Among the five towns that make up the Cinque Terre on the northwestern coast of Italy, Corniglia kind of gets a bad rap. It’s the smallest of the towns, but the biggest drawback is its location- perched on top of a cliff and accessible from the train station only by shuttle bus (which stops running at 19:20 in the evening) or a 382-step brick staircase called the Lardarina. However, this shouldn’t deter you from staying in this charming village. Here are 5 reasons why you should stay in Corniglia:
It’s quiet. Unlike the other towns, which are more accessible and therefore more touristy, Corniglia will offer you a more authentic experience. Every day that we were there, we bought our food from the same grocer, who gave us leftover foccacia from the day and gave us recipes for what to make for dinner. It gets a bit touristy during the day, but ultimately clears out at night, making it the perfect place to go for an evening stroll and meet some locals while drinking prosecco at the bars.
It’s cheaper. I went with two of my girlfriends and we stayed in an Airbnb home that could have slept four, was beautiful, airy, and had THREE terraces. Yes, you read that right. One upstairs, the one pictured above, and a garden that had turtles living in it! It was our own private paradise all for the cool price of 100€ per night (total, not per person). We were a short walk from everything we needed and our host was responsive and so kind. Everything we’d looked at in the other towns had been significantly pricier, so if cost is an issue for you, definitely look into the options in Corniglia.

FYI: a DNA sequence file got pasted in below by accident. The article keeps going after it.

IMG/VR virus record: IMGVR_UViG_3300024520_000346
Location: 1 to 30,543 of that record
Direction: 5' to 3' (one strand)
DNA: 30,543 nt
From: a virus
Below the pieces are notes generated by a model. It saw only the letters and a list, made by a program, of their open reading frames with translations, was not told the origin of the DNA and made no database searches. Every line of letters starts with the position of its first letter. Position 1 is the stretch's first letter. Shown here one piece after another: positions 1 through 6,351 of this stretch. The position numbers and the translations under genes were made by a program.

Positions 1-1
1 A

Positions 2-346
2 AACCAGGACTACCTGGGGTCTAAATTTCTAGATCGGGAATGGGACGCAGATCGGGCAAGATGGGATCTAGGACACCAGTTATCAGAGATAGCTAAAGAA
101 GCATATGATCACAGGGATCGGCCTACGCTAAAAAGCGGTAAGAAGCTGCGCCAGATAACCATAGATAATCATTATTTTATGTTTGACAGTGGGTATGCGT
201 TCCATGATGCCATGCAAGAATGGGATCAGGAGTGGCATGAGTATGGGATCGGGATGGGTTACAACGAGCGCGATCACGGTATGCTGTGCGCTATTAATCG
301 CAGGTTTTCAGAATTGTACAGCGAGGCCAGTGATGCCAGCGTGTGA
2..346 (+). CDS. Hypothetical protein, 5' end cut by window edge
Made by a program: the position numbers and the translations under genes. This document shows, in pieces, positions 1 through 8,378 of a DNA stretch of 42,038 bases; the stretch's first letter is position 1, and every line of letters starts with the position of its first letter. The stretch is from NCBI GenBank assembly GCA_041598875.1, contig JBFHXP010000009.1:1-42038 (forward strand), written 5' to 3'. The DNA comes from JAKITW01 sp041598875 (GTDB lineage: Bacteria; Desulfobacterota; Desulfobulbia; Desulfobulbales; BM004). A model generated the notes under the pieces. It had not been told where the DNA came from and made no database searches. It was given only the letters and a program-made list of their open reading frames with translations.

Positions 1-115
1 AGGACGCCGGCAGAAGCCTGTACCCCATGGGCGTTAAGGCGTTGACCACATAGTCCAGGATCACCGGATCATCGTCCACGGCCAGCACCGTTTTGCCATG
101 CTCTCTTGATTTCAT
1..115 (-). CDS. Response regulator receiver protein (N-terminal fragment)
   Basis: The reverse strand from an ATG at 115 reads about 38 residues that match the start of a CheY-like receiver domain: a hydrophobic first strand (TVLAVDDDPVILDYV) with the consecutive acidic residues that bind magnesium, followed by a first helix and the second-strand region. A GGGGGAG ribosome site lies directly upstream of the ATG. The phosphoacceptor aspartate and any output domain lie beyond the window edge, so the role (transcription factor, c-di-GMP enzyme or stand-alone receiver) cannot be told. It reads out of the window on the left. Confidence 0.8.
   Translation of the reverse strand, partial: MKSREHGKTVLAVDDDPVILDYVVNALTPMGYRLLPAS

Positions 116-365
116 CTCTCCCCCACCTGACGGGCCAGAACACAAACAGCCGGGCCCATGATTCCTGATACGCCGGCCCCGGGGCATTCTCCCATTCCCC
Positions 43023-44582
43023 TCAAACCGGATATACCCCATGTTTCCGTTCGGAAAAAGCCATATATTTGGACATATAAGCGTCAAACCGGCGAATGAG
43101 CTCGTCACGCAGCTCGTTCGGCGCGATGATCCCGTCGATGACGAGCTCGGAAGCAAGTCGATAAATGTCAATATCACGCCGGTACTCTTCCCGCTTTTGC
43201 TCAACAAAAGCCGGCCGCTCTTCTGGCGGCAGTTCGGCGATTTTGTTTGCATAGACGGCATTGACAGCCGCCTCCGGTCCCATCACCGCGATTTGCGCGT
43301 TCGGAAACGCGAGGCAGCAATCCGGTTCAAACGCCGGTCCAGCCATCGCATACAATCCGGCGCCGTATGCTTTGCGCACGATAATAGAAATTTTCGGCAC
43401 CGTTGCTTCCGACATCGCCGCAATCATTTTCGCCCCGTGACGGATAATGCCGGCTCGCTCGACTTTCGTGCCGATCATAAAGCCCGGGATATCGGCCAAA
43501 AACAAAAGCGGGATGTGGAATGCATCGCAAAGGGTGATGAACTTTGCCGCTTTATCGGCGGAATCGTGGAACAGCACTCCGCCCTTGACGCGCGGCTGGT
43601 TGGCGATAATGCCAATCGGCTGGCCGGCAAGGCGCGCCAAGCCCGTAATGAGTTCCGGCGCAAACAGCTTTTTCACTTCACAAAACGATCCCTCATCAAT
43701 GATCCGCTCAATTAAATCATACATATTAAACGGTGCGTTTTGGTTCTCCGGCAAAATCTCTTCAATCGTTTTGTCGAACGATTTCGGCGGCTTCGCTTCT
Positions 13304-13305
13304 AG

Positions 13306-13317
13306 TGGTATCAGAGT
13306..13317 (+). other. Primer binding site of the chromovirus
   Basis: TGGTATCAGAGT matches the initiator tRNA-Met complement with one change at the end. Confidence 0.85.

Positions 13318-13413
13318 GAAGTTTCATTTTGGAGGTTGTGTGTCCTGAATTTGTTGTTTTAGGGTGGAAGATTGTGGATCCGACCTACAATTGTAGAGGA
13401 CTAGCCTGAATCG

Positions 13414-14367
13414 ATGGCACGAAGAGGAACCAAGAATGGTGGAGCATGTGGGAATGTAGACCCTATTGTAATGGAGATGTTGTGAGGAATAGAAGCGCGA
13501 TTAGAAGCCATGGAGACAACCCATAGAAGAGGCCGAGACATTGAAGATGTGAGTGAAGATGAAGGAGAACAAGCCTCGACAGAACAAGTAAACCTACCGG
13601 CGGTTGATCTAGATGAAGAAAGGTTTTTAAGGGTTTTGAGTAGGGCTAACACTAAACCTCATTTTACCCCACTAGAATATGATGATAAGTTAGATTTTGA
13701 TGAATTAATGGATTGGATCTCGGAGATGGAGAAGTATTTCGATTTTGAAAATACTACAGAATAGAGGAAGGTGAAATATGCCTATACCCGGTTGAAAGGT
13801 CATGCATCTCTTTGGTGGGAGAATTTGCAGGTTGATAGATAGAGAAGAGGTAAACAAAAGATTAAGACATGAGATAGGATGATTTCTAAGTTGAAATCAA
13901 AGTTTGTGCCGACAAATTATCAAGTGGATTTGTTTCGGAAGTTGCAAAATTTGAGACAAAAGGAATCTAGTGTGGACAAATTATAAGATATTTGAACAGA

The locals are friendlier. Because they don’t have to deal with the same type of obnoxious tourist groups that the other towns do- seriously, we heard more English and French than Italian in every town except Corniglia– they’re more willing, eager even, to help you out despite their possibly limited English. After meeting a local guy in a bar on our last night (remember what I said about drinking prosecco?), we discovered that he was related to half the town, and he spent our last day taking us around to some of his favorite places before we had to catch the train back to Pisa. It was the perfect way to end our trip, and definitely made us feel like we got to experience a little bit of the Italy we had hoped to see.
The views are incredible. One of the benefits of being up on a cliff is that you have the full benefit of panoramic views of the town itself, along the coast, and, if the weather permits, you can see all four of the other towns if you’re standing at the right spot. I could have sat there for hours just gazing at the blue of the sea against the green of the landscape and the colorful little houses dotting the cliffs. Totally worth being back by the last shuttle from the train stations so you can catch the sunset!
It has a different feel than the other towns. Here I’m not talking about the crowds of tourists, I’m talking about the difference between towns that touch the sea and this one little anomaly that doesn’t. Corniglia‘s very existence among these five villages is odd- fishing is a difficult industry when the sea is a 100 meter drop below you. So the locals have their little vineyards along the side of the cliffs and their gardens where they grow lemons bigger than your fist and the sweetest smelling roses you’ll ever encounter.
Hopefully at this point I’ve convinced you why you should stay in Corniglia, but in case you need one more reason, it’s the best place in the Cinque Terre to learn the true meaning of the Italian phrase Il dolce far niete, or “the sweetness of doing nothing.” Explore all the little side streets with foccacia or gelato in hand and you’re bound to find a spot where you can sit and munch and wonder how you’ll possibly go back to your everyday life.
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